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Established criteria for disease controlling drugs in ankylosing spondylitis
  1. D D Gladman
  1. Centre for Prognosis Studies, Toronto Western Hospital, ECW 5-034B, Toronto, ON, Canada
  1. Correspondence to:
    Dr D D Gladman;

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The ASAS recommendations for the initiation of DC-ART in AS are a good start

Ankylosing spondylitis (AS) is primarily an inflammatory arthritis of the back, affecting the sacroiliac and apophysial joints.1 The age of onset is usually late teens with men being affected nine times more than women. Onset is gradual with pain and stiffness in the low back, characteristically at night or early morning.2 The natural history of AS is progression to affect the whole spine, resulting in spinal deformities. These include flattening of the lumbar lordosis, kyphosis of the thoracic spine, and hyperextension of the cervical spine, with eventual flexion contractures of the hips and knees and significant morbidity and disability. These clinical features are mirrored by the radiological changes of syndesmophytes and ankylosis of the spine as well as erosive changes, sclerosis, and eventual ankylosis of the sacroiliac joints.3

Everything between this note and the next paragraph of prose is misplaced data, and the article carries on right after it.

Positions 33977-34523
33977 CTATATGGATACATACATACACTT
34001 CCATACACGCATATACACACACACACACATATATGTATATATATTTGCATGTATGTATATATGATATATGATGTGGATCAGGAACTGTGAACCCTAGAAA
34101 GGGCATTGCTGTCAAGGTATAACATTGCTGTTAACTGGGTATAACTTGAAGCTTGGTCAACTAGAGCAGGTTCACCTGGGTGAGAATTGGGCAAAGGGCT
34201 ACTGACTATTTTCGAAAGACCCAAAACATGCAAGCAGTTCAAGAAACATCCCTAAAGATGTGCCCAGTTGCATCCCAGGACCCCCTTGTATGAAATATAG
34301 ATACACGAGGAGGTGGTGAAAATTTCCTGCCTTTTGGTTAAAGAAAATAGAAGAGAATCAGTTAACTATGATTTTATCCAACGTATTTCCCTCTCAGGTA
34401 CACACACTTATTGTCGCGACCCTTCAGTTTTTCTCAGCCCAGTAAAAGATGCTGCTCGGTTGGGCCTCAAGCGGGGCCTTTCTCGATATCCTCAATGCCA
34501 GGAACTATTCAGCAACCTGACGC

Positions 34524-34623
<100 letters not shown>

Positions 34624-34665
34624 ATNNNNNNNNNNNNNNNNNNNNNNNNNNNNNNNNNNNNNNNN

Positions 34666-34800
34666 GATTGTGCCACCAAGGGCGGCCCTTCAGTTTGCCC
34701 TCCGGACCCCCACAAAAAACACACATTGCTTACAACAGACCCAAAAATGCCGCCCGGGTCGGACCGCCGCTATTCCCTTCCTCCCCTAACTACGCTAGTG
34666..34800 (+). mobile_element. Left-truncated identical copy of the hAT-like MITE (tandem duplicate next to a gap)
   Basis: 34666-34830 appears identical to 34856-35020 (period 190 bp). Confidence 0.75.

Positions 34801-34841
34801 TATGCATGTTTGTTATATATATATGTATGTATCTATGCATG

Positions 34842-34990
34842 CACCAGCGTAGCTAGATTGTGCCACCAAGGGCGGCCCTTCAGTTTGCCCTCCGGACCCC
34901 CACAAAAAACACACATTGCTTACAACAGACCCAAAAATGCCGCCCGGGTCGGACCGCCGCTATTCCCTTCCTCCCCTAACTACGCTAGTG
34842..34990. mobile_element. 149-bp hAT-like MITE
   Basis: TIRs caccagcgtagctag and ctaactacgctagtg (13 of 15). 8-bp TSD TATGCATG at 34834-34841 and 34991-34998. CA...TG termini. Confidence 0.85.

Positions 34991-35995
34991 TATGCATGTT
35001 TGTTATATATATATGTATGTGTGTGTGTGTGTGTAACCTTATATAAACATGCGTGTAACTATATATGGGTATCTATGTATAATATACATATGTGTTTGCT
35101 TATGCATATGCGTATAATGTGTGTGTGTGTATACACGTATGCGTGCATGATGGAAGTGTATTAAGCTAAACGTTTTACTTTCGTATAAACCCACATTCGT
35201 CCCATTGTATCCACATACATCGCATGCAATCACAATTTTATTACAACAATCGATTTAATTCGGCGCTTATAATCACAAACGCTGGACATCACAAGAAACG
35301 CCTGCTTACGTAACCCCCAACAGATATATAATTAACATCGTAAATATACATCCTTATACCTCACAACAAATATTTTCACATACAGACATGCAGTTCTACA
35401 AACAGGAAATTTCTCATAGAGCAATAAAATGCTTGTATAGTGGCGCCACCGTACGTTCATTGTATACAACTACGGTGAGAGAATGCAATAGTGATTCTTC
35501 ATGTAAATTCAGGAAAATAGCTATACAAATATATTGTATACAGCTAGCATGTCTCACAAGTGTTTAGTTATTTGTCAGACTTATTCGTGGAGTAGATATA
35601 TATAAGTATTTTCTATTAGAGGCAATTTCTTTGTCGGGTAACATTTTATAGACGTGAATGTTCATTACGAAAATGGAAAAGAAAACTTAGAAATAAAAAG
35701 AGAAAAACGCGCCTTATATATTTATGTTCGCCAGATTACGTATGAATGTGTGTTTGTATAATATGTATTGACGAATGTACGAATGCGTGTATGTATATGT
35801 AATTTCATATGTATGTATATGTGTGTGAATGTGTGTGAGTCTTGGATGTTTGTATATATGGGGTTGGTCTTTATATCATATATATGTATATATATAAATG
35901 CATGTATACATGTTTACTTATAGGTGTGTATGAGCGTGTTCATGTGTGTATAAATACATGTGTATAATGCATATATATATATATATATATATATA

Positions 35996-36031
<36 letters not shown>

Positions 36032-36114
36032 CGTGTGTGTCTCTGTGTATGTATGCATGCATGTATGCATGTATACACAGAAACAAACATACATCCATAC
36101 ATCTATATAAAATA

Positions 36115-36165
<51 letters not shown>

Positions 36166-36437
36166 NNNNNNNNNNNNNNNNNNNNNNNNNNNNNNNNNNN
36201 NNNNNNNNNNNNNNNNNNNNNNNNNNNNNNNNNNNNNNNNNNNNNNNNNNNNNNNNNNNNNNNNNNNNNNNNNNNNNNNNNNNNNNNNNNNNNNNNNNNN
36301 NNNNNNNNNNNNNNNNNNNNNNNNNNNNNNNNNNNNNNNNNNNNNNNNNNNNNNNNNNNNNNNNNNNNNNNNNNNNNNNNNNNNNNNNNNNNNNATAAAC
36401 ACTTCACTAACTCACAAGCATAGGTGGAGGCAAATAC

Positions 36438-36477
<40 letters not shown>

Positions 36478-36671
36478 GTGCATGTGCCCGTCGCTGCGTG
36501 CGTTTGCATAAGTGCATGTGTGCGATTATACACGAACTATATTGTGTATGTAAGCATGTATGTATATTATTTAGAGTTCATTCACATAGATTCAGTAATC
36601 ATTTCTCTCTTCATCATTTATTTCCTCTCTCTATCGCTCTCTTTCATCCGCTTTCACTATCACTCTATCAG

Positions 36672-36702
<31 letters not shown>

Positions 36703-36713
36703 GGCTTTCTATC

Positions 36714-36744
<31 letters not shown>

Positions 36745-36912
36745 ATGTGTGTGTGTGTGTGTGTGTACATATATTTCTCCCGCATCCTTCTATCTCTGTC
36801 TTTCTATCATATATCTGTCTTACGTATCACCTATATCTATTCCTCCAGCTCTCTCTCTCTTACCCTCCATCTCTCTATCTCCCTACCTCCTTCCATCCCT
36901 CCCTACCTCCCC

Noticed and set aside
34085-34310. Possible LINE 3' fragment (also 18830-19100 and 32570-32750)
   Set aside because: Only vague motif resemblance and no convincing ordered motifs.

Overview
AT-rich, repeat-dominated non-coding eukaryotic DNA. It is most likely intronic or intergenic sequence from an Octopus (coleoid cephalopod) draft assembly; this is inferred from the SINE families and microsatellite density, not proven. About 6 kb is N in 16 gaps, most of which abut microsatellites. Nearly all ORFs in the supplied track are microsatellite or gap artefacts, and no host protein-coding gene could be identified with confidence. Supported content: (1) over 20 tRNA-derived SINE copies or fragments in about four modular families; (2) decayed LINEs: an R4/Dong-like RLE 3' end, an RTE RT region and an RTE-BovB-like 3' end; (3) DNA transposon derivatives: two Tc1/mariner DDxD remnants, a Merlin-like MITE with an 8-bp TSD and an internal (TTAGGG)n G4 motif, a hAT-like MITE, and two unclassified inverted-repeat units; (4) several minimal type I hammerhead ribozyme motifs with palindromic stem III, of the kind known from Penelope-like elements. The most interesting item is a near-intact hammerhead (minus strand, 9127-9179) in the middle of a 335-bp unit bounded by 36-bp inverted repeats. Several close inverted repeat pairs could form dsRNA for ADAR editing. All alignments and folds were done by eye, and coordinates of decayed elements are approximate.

Peripheral arthritis occurs uncommonly in AS, and when it occurs, it is usually late in the course of the arthritis.4 The development of peripheral arthritis early in the course of the disease is a predictor of disease progression.5 The arthritis usually presents in the lower extremities in an asymmetric distribution. Involvement of the “axial” joints, including shoulders and hips, is more common than involvement of more distal joints. In the shoulder, there may be a unique lesion of erosion at insertion of the rotator cuff.6 In the hips, progressive flexion deformity and eventual destruction of the joint may occur. In addition, enthesitis, or inflammation at sites of tendon insertion into bone, is common, affecting primarily plantar fascia and Achilles tendon insertion. The disease is often complicated by the presence of iritis (particularly anterior uveitis), cardiac manifestations (including dilatation of the root of the aorta and conduction defects), fibrosis of the upper lobes of the lungs, cauda equina syndrome (which results from multiple thecal diverticulae or dilated lumbar sacs), and later in the course of the disease, amyloidosis.7